Welcome to Chernobyl
The deserted streets of the city are lined with buildings in disrepair. Empty playgrounds are a mere memory of the laughter that used to fill the air, as plants overgrow the sidewalks and a tattered doll rests motionless amongst the rubble. Nearby, a vehicle graveyard is home to helicopters, tanks and jeeps that were used to evacuate this once vibrant city and cannot be touched due to irradiation. The silence is broken by the whistling of the wind through the broken windows and the lonely creaking of the trees as they dance forlornly in the breeze. This is Chernobyl, and it is now welcoming all visitors.
After reactor number four at the successful nuclear plant in Chernobyl exploded, the city has become a ghost town, too dangerous for visitors and uninhabitable for residents. On 26 April 1986, the lives of more than three hundred and fifty people changed dramatically, as they were forced to leave the city and relocated with only the clothing on their bodies and little else. Over the last few years, visits to Chernobyl have been permitted to measure the radiation levels of the city, with specialized suits being standard practice. It is still not suitable for residents, but certain areas have been deemed safe, and tours to Chernobyl within these safety zones are now available. More than two thousand people live nearby the plant, working only minimal hours to decrease the danger of radiation exposure whilst maintaining the plant. A visit to the plant is included into the guided tour, offering historical information and giving visitors the opportunity to learn more about nuclear power and its dangers, as well as trying their hand at measuring for radiation.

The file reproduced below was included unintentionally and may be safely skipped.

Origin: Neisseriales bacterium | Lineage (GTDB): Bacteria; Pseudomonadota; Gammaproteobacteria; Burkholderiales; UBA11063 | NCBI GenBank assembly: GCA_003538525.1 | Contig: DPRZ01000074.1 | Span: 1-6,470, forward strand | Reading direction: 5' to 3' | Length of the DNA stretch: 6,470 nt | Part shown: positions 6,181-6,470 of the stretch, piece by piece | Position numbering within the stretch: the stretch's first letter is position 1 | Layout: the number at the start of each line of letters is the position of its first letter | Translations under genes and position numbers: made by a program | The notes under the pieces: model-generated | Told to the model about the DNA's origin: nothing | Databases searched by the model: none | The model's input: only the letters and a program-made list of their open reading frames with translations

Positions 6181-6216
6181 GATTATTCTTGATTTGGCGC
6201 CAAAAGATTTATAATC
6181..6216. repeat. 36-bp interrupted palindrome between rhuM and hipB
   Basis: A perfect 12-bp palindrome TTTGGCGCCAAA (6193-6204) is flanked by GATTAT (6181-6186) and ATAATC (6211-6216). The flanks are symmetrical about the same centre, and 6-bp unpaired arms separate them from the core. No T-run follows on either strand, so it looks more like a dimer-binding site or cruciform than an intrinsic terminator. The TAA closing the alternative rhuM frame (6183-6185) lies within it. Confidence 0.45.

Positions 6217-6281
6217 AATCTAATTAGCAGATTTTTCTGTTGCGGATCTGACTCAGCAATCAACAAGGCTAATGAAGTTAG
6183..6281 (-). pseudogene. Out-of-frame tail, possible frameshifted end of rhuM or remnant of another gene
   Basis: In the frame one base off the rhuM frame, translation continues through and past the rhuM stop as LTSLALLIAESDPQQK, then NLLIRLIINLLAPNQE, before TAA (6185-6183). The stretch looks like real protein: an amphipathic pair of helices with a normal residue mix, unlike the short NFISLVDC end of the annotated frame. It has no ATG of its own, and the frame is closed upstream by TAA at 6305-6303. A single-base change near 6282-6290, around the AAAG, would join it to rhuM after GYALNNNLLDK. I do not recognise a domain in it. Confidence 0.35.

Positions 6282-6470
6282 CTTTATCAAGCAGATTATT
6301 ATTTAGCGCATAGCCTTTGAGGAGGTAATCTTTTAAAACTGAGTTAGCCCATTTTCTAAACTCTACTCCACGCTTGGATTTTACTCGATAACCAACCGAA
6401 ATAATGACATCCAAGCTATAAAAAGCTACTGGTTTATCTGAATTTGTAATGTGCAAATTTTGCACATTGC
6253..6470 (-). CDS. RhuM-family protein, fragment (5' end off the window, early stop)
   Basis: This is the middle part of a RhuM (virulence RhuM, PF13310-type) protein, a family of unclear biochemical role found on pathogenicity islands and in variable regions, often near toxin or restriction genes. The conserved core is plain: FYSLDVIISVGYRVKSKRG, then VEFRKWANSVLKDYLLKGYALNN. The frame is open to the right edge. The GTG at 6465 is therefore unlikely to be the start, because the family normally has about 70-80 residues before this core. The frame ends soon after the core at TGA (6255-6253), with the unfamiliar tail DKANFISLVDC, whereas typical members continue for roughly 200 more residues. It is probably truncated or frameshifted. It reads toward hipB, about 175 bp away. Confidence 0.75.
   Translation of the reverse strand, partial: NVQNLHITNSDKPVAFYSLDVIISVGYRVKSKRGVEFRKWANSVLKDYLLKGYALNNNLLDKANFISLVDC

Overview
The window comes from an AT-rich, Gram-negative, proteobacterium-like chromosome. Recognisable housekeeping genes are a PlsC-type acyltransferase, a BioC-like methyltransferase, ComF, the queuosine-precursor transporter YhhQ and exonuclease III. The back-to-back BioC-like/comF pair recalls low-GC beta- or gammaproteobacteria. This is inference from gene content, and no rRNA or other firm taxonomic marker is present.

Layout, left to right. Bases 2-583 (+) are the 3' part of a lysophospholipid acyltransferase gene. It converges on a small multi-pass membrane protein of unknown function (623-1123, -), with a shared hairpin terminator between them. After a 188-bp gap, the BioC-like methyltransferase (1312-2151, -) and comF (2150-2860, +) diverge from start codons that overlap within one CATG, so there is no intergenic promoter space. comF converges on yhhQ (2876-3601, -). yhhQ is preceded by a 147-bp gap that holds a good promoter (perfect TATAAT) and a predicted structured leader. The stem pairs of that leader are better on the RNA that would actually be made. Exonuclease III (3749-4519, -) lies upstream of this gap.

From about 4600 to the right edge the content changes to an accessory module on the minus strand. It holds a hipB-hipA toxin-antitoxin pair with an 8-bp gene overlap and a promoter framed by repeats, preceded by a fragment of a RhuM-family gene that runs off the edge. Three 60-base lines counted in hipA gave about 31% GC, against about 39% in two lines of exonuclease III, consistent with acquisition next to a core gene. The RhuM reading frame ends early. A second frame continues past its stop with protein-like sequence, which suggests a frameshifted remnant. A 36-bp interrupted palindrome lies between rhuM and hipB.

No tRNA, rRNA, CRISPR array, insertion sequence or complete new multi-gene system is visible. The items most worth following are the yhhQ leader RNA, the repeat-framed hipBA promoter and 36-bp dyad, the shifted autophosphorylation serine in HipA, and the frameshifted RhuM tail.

In recent years, the interest and fascination with Chernobyl has increased and private companies have now been given permission to conduct tours within the zones that have been cleared. Walking through this city is a stark reminder of how dangerous modernization can be if mistakes are made and the smallest details are overlooked. Educating the public in regard to nuclear safety is vital, and nowhere in the world can it be carried over more seriously than in Chernobyl.